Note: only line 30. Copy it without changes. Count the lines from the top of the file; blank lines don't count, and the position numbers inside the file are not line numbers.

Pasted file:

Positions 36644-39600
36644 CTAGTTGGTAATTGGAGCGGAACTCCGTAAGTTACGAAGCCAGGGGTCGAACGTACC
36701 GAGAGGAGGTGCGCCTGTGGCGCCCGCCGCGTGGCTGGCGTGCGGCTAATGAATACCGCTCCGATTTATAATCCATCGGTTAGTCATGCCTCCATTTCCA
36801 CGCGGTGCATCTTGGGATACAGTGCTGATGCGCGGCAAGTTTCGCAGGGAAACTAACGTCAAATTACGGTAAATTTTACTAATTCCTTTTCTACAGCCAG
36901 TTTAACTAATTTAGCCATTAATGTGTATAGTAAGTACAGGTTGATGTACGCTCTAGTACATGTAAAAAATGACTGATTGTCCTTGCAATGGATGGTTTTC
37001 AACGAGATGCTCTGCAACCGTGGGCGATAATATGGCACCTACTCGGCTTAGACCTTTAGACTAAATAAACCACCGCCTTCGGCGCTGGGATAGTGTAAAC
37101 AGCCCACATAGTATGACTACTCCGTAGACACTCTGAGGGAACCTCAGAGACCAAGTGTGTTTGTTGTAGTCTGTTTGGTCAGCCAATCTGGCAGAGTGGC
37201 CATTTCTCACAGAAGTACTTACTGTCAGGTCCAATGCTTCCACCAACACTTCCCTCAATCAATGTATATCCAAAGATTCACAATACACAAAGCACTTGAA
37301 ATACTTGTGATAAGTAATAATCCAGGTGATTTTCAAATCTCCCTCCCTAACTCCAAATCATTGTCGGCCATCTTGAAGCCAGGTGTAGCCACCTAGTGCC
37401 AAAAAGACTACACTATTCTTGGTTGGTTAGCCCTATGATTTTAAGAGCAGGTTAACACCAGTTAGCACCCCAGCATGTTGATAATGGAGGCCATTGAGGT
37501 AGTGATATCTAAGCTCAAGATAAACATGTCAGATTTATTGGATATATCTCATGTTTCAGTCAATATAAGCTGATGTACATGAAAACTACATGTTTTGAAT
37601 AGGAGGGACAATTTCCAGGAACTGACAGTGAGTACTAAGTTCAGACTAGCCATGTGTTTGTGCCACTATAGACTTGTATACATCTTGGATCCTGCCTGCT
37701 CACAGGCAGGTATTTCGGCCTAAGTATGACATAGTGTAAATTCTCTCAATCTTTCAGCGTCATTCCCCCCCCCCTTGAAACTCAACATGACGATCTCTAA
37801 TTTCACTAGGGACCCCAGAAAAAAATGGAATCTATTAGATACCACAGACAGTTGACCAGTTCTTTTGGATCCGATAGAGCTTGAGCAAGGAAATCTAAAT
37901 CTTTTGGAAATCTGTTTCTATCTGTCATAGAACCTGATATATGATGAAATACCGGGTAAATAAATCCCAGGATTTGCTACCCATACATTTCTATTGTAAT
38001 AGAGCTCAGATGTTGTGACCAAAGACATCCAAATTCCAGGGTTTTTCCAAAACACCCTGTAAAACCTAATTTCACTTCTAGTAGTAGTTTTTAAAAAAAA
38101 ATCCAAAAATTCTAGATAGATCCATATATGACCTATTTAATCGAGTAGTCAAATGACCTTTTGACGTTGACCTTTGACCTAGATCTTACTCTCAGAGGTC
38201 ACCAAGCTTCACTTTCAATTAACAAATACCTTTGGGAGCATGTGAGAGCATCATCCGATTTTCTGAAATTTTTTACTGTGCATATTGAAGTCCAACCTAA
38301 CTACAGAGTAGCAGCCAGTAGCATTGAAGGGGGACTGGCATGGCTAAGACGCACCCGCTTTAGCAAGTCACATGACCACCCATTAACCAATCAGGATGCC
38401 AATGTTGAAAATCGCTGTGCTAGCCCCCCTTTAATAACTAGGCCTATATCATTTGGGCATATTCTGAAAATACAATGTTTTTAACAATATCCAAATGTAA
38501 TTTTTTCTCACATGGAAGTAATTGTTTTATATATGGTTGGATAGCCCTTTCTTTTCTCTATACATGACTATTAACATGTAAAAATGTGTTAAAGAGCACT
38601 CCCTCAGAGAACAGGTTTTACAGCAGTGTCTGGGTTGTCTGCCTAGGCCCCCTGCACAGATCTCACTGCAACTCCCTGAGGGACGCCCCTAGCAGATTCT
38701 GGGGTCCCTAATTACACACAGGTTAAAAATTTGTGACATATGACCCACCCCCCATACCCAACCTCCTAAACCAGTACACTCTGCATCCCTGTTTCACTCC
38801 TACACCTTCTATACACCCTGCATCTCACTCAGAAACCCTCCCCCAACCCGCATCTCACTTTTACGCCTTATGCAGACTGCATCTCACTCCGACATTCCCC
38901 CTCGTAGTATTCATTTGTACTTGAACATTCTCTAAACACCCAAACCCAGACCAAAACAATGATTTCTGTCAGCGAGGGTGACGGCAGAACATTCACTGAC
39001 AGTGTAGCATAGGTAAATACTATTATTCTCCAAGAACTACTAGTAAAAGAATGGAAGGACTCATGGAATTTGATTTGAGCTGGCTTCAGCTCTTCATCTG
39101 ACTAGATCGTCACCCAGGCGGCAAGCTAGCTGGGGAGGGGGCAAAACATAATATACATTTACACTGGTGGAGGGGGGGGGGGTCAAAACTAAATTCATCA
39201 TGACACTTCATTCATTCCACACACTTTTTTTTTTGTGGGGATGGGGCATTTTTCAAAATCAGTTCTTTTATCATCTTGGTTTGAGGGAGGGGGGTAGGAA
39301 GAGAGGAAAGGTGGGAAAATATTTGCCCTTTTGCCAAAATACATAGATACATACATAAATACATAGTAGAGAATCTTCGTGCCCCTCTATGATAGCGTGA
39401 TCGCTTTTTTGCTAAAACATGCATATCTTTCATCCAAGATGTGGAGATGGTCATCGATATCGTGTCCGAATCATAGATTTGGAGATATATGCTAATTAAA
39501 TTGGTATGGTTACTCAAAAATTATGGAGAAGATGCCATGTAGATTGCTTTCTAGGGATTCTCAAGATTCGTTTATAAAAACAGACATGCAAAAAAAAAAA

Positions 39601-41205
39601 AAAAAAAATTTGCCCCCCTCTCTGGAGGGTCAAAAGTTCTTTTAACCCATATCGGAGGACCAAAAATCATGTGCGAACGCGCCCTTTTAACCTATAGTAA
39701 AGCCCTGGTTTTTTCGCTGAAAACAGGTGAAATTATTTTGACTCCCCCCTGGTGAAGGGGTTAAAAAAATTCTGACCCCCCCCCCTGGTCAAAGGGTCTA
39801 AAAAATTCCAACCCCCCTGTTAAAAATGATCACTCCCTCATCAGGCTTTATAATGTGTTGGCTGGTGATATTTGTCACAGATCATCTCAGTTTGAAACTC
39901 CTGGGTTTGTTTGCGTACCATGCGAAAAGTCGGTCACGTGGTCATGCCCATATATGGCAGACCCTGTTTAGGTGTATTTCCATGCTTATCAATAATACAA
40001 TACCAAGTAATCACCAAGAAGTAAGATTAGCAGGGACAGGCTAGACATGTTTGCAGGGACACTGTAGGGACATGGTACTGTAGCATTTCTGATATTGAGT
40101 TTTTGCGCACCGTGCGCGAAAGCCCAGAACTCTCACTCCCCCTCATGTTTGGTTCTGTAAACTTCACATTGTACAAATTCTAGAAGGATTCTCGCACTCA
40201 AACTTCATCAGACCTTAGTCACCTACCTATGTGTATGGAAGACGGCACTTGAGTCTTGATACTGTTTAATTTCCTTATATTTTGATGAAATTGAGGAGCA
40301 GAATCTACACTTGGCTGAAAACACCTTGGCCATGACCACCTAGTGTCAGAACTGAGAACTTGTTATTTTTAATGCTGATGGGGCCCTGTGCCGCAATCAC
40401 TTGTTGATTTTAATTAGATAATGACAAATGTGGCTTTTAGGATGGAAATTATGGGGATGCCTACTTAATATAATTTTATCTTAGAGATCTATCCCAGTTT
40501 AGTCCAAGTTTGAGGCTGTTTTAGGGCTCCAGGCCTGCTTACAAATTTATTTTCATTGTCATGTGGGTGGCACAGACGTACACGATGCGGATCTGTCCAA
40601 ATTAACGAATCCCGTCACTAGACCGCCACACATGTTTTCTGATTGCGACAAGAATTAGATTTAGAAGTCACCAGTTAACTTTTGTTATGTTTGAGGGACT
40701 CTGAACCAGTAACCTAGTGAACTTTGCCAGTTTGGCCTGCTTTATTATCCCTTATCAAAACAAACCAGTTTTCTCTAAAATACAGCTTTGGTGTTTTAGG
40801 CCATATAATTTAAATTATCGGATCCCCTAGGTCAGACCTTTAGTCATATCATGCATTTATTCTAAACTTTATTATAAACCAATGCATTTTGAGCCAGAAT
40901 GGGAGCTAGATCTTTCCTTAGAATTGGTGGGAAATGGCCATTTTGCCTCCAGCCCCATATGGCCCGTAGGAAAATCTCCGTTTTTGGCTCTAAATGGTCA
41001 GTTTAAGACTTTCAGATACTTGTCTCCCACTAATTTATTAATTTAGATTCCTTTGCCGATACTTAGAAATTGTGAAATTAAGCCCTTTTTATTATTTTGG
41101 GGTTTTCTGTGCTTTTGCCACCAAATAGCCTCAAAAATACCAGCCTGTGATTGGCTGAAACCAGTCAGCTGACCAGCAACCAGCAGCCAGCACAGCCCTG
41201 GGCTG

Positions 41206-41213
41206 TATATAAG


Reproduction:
39401 TCGCTTTTTTGCTAAAACATGCATATCTTTCATCCAAGATGTGGAGATGGTCATCGATATCGTGTCCGAATCATAGATTTGGAGATATATGCTAATTAAA